Understanding employee voting rights in New York

You can barely look up these days without seeing a political ad. The November 6 midterm election is quickly approaching, and get-out-the-vote efforts are in full swing. In New York, the polls will be open from 6:00 a.m. until 9:00 p.m.

Although you may be anxious to make your political voice heard on election day, you may also be worried about how getting to the polls will conflict with your day job. If you work a particularly long shift that day or face an especially long commute, finding time to cast your ballot before or after work could be tough. In case early voting or absentee voting aren’t options for you, the state of New York provides extra support to help employees make it to the polls.

Paid time off to vote

If you don’t have at least four consecutive hours of free time between the open of polls and the start of your shift at work—or between the end of your shift and the close of polls—then your employer must give you up to two hours of paid leave to vote. If you require more than two working hours to vote, your employer must provide this extra leave, but any time exceeding two hours does not have to be paid. In addition, your employer has the right to decide whether your time off should fall at the start or end of your shift. Any company that prevents their workers from exercising their right to vote runs the risk of losing their corporate charter.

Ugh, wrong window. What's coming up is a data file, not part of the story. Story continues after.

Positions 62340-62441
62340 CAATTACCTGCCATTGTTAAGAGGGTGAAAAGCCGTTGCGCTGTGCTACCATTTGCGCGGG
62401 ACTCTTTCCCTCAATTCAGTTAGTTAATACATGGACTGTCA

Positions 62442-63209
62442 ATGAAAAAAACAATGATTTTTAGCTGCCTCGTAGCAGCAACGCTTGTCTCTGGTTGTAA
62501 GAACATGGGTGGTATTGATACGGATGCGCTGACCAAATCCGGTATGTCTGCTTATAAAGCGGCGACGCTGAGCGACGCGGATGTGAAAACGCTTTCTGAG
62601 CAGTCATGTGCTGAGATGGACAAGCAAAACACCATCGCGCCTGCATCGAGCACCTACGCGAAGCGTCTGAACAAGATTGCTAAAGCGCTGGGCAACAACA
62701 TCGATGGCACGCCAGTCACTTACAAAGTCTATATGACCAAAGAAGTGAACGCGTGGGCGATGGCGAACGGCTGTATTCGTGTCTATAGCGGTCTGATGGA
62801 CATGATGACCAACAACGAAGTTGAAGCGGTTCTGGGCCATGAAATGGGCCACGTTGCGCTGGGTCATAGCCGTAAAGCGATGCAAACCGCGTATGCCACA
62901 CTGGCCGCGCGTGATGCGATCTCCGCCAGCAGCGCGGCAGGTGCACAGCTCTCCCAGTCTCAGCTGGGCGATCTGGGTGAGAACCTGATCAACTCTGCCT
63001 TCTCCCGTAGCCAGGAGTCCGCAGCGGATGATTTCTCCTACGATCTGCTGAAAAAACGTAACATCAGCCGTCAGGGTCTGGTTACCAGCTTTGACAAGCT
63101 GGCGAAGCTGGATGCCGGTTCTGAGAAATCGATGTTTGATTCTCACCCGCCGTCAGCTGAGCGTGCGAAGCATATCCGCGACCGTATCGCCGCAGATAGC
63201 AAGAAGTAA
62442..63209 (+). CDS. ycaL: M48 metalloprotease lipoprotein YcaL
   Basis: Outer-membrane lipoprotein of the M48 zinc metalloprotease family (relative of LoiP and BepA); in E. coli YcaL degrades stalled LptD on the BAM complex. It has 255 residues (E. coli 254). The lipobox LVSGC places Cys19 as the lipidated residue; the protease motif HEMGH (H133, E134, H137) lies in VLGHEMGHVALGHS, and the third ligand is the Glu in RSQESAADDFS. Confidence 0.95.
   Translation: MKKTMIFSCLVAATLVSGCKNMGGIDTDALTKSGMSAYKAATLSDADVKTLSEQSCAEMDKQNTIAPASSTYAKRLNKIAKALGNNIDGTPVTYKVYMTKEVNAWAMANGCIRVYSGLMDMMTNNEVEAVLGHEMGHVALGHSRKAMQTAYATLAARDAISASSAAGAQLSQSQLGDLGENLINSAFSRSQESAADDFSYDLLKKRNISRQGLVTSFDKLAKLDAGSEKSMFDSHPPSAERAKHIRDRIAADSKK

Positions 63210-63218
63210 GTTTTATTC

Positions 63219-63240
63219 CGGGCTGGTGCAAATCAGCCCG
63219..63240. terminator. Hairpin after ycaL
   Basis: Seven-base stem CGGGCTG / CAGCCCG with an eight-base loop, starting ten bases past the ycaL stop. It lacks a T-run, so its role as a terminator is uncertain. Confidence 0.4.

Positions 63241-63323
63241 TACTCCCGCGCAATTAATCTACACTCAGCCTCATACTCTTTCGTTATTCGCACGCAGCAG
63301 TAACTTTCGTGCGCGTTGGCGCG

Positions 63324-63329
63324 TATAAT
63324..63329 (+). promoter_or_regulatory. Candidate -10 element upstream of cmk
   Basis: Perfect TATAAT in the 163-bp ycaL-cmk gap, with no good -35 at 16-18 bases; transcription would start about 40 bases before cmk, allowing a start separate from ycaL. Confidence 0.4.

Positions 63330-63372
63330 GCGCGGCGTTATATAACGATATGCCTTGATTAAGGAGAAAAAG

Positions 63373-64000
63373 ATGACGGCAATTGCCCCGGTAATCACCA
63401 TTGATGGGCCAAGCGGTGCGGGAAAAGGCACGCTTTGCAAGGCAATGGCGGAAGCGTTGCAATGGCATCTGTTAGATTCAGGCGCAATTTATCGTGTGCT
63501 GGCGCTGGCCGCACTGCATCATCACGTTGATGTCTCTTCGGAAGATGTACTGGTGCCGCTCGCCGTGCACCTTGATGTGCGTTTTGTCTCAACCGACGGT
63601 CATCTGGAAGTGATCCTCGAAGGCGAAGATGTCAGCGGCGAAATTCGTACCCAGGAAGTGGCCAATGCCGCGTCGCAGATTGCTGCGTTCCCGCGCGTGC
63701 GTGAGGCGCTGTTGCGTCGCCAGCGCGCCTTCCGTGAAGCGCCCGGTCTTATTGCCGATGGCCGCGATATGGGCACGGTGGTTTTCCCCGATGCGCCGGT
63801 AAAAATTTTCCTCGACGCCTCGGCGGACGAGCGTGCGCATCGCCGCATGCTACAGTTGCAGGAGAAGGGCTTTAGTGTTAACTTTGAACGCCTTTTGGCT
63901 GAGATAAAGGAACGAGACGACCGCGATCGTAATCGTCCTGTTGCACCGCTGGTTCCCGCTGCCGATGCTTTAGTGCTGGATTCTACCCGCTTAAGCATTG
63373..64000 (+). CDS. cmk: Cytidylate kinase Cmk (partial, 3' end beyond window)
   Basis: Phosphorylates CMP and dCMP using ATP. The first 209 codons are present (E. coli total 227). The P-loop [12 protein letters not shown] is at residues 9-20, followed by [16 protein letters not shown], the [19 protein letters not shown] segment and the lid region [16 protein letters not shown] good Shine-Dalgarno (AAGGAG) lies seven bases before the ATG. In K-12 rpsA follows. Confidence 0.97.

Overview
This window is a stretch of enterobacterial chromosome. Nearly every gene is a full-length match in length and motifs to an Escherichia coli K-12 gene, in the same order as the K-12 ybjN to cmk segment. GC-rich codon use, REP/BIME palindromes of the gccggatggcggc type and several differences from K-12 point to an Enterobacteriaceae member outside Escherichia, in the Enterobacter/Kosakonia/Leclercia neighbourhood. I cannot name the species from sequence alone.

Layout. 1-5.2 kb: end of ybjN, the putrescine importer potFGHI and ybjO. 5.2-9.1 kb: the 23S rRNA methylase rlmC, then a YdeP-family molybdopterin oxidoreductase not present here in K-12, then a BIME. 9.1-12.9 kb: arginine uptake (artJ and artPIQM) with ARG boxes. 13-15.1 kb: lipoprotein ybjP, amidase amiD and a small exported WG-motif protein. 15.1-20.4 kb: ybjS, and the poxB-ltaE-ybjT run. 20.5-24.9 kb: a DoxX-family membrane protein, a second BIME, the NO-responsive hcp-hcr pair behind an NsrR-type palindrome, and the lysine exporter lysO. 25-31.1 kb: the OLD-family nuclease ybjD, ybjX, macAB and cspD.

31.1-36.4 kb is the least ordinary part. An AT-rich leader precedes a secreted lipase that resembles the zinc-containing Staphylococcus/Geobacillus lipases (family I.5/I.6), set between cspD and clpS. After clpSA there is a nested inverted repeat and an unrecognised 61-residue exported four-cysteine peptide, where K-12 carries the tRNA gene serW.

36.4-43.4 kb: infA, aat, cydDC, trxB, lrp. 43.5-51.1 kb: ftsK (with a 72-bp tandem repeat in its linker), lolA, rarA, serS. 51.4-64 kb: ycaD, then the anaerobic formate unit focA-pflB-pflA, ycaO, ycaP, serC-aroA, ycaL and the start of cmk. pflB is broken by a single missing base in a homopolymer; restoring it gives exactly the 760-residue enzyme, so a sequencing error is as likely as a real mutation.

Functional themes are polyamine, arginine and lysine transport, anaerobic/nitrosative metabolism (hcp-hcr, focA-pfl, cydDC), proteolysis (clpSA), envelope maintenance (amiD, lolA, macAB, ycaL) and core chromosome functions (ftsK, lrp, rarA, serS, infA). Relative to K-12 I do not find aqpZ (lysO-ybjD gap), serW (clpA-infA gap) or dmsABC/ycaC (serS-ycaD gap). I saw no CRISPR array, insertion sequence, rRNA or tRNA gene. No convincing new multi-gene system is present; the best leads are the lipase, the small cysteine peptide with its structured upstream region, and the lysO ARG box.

Giving notice

If you are an employee who wishes to take time off of work to vote, it is your responsibility to anticipate needing this time off in advance. You must notify your employer of your voting leave between two and 10 working days prior to the election.

In addition, at least 10 working days prior to any election, all New York employers must post an easily visible notice, which advises their employees of their right to take time off of work to vote.

Poll workers

Any eligible voter can choose to serve as a poll worker. But in New York, your employer is not required to give you time off for this type of civic participation. Therefore, you’ll likely need to take a vacation day or personal leave to serve as a poll worker. Be sure to give your employer ample notice of your leave before election day.

Your boss may be demanding, but no boss can force you to choose between your job and your legal right to vote. It’s important to understand your rights as an employee—and to share this information with others.

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